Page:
When the town's financial advisers met with the Legislative Council Monday about the failing pension fund, some council members found it difficult to get answers to their questions, the most pointed of which was, how did we get here?
One of the advisers said he was too new to be able to recount what led to the pension fund crisis.
"We as a firm were just hired earlier this year," said David Lee of Dahab Associates. "Typically we don't see this scenario where the funds are running out of money so quickly."
They make recommendations; the town decides how much money to put in the fund, Thomas Dawidowicz, an actuary with Segal Co. told the council.
"What we do is every two years we make a recommendation as to what should be contributed," he said. "It's the town who makes the decision what to contribute -- I don't know who makes the decisions and I can't speak to who makes the decisions."
Some are laying the blame at the feet of the Retirement Board and demanding changes be made regarding the make up of that body.
"If we do Pension Obligation Bonds, before we start that process, I want to see the Retirement Board dissolved and start over," said Michele Mastropetre, a member of the Planning and Zoning Commission.
"We need people who understand investments, and I don't want to see employees approving disability payments for coworkers," she said, referring to the number of town employees who sit on that board. "This needs to be fixed before we do anything."
"The Pension [Retirement] Board is not elected, it's just there," said Dunbar Hill Civic Association president Bill Burns. "They don't have to talk to anybody and they don't talk to anybody."
"I hope in six months we have a plan for the pension fund, and a reconstitution of the Pension Board," said Councilman Harry Gagliardi, one of two Democrats to vote against the $192 million budget the council approved this week.
But another council member said the council shares the blame with the Retirement Board for the pension situation.
"This council is as much to blame as is the Retirement Board, and also the mayor" Republican At-Large council member Betty Wetmore said. "It's because for a time we put zero in [the pension fund], and that was not the recommendation of the Pension Board but of the mayor."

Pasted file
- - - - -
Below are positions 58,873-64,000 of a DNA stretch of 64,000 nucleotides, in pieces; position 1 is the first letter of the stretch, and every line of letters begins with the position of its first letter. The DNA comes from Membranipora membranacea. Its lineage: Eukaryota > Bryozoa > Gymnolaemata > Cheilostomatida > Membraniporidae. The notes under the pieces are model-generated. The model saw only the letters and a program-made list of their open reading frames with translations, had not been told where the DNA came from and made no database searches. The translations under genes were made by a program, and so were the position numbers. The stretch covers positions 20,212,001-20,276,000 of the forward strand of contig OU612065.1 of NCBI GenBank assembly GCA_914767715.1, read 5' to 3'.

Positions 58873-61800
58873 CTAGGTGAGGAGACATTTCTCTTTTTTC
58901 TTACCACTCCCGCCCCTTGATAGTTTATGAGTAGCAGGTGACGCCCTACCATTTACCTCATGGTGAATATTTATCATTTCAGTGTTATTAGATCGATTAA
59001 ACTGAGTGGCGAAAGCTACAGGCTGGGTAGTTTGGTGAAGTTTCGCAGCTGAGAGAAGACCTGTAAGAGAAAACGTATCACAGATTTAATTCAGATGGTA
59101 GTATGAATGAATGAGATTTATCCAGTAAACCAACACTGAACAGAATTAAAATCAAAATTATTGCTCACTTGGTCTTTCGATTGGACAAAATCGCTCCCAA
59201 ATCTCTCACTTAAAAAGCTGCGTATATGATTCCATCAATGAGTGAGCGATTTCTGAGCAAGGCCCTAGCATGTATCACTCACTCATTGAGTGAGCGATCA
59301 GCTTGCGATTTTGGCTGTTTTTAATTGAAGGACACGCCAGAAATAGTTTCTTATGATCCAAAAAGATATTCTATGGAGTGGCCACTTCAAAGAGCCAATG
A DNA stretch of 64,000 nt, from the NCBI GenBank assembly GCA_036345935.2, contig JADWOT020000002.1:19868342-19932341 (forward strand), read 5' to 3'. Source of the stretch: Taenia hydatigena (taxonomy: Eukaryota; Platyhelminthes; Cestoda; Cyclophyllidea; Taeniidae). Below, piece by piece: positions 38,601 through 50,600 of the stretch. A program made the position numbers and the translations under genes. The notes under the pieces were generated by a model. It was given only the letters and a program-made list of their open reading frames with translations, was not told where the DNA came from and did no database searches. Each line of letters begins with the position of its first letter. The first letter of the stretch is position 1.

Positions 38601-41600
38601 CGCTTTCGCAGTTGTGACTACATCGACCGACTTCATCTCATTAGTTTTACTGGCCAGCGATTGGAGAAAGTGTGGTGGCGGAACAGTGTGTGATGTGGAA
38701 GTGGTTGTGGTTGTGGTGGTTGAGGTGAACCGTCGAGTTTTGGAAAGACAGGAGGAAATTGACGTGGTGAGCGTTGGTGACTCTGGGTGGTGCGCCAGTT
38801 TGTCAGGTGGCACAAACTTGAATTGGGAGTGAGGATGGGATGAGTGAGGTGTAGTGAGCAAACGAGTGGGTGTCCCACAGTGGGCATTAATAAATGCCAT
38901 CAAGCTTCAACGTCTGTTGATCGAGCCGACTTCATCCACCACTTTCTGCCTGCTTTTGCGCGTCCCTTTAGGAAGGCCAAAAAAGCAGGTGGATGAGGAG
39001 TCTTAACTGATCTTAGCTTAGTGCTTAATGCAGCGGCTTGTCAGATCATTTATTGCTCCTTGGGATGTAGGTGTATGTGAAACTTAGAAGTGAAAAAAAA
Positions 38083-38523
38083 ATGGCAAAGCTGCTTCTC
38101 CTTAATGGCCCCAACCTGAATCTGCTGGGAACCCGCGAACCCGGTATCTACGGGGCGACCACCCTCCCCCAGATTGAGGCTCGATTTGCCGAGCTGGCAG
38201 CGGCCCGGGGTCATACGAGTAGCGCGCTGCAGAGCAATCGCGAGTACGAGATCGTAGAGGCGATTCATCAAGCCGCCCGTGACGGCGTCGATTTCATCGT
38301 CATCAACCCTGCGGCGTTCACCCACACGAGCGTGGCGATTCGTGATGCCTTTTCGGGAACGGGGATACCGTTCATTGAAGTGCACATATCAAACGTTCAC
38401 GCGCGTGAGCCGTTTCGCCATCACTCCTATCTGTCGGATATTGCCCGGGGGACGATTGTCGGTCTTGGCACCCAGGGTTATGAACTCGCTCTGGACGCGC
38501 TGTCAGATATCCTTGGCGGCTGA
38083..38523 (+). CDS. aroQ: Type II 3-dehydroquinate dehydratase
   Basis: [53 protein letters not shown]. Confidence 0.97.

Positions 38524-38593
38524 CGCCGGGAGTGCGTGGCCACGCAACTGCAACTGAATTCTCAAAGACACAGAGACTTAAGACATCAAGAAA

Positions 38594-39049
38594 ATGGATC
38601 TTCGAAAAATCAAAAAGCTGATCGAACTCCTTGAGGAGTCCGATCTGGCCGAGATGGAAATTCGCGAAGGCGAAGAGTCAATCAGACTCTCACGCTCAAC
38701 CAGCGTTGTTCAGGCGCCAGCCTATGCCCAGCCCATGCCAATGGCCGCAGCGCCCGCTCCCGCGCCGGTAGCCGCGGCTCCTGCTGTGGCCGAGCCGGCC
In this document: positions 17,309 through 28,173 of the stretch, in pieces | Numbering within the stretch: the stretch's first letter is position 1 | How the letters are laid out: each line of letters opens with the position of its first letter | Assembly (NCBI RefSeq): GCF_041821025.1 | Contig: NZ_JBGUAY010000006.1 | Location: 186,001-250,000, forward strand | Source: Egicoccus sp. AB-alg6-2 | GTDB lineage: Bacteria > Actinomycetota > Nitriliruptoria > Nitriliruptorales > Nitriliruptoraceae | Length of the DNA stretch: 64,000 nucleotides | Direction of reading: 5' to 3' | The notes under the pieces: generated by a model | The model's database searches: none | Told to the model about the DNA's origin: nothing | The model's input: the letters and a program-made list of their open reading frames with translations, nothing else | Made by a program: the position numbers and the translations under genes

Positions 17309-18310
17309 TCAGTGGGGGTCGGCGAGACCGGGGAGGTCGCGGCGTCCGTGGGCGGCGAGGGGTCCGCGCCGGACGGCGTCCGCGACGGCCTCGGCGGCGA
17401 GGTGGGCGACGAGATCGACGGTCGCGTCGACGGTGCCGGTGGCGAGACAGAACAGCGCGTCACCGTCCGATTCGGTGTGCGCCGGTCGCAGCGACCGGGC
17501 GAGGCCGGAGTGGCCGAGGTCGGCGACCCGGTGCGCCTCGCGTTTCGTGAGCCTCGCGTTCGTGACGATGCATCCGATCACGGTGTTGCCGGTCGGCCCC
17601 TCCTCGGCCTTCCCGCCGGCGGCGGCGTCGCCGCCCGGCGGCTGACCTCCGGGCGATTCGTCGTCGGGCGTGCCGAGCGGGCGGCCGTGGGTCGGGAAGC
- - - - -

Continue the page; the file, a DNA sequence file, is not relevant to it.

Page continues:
Over the last two decades, contributions to the pension fund have been when millions more were recommended by the town's financial consultants.
"I think they [the Retirement Board] is taking the hit more than they should be," she said. "The council has the final vote, and we dropped the ball as much as anyone else did."
The Legislative Council is the town's fiscal authority, and it needs to start acting like it, Burns told them Wednesday, shortly before the budget was approved.
"You need to move on getting a council attorney and you need to have a presence on all boards that have any control of money in this town," Burns said. "You are the fiscal authority and you need to have a presence."
Recently several council members requested to be allowed to sit in on the negotiations for a contract extension for TrashMaster, something that Chief Administrative Officer Curt Leng dubbed "very unusual."
While some on the council threatened to vote against a bid waiver for the contract if they were not allowed a seat at the negotiating table, the waiver was approved despite no such promise.
"You need to find out if they're doing the job they're supposed to be doing," Burns told the council. "You need an attorney to read all these documents.
"This is 50 years in the making," he said, "and anything to do with finances has to come before this board -- if you don't know what is going on, you can't intelligently vote unless you just rubber stamp."
It was encouraging to see some council members demand such things as inclusion in the trash negotiations, Burns said. "You made a good start this year, asking questions that haven't been asked for years and years," he said. "Why aren't you in contract negotiations? You should be, you are the fiscal authority of the town and you need to know if we are giving away the farm or if there are quid pro quo negotiations going on."
Often council members receive paperwork hours before meetings, making it impossible to digest it properly before voting, Burns said.
"You really need to start sharpening your pencils and start working for the town in an independent fashion from the administration," he said.
"We hear all of you," council president Judi Kozak told the speakers, "and we are taking notes and will be addressing everything you have said."